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Birth of a nation

Ending a failed 24-year occupation that culminated in a rampage of destruction, the last 900 Indonesian soldiers remaining on this island territory pulled down their red-and-white flag and departed from East Timor on October 31, 1999. An estimated 200,000 East Timorese were killed or died of disease and starvation with tens of thousands of Indonesian soldiers also losing their lives here since Indonesia invaded this land as its 27th province. The troop departure was the final step in a painful separation that began with a referendum on August 30 in which 78 percent of those voting chose to break away from Indonesia.

The vote was followed by a rampage of terror and destruction by militias backed by the Indonesian military that destroyed or damaged an estimated 70 percent of the buildings in the region and forced most of its 800,000 people to flee. As a result, an international peace-keeping force of 7,500 troops was deployed here on September 20. Even though the Indonesian parliament voted in October to accept East Timor’s vote for independence fewer than half of this new country’s residents have returned to their homes from refugee camps and mountain hideaways.

Military and humanitarian officials estimate that 240,000 East Timorese are still in camps in Indonesian controlled western Timor, where they are being intimidated from returning by armed militiamen who roam through the encampments at night. More than 200,000 others are believed to be camping in the hills of East Timor, either unaware of the security forces or worried that their towns are not yet safe.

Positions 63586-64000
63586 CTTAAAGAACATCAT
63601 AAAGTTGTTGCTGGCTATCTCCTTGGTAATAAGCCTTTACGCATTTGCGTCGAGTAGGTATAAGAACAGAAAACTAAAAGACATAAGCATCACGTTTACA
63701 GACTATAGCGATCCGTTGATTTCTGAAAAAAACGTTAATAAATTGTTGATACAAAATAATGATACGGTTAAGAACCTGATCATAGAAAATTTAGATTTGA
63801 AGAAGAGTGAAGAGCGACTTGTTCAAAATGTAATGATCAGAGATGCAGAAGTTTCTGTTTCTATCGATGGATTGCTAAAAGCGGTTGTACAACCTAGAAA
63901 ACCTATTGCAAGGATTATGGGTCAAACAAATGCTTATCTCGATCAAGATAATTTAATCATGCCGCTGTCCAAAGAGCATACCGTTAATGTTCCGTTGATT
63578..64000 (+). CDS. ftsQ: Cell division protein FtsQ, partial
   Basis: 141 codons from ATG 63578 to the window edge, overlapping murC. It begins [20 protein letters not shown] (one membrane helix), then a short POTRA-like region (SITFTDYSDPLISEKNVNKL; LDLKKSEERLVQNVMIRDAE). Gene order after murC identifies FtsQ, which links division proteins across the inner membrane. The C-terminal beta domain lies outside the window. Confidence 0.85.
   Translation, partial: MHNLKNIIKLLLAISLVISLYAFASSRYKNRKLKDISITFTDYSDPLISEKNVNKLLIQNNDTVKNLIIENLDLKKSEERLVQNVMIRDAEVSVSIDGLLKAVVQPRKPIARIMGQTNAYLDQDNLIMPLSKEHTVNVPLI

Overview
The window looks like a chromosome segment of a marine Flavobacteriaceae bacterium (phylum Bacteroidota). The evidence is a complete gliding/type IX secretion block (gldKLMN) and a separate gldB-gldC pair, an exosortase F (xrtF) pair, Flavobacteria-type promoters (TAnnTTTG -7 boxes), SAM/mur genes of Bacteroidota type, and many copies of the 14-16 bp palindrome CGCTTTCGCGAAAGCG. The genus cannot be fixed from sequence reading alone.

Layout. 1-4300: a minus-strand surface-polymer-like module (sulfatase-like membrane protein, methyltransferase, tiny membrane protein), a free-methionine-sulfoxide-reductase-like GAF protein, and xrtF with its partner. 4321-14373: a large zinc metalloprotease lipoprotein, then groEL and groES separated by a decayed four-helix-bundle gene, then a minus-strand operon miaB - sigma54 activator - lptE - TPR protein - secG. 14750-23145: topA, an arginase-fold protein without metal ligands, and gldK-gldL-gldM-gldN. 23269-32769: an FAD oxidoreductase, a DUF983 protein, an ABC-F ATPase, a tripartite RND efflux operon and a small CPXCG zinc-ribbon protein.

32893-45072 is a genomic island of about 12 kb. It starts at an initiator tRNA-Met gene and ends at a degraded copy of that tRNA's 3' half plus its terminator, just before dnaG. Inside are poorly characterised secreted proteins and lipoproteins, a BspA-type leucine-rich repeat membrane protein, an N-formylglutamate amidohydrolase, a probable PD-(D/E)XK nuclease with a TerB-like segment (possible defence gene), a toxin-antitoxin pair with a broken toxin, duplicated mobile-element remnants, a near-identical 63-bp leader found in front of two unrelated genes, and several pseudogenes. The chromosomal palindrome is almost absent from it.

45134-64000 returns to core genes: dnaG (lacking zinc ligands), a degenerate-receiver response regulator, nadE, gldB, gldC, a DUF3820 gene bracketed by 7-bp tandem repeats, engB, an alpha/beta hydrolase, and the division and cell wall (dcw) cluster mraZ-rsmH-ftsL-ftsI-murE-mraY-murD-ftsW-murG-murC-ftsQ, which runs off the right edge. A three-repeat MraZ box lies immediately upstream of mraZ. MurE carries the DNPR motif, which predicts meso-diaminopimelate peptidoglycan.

close informations

Rosalina Pinto and Brother Abel Soares Alves infront of Viqueque church, East Timor 11/1999. “After shooting into the car the militia dragged those that were still alive out, they severed their hands and feet with machetes then they chopped their heads off, only then did they threw them into the gorge. The last one was Sister Anna, she was shot in the back of the head then sent to the bottom of the gorge followed by the car.” Brother Abel Soares Alves referring to his lost friends on the road to Los Palos. “The Indonesians treated us like animals, I will never forget seeing them put chairs on top of the young students protesting against the indonesian authorities, the soldiers then sat on the chairs to watch the students’ intestines burst out of their stomach.” Rosalina Pinto referring to indonesian exactions.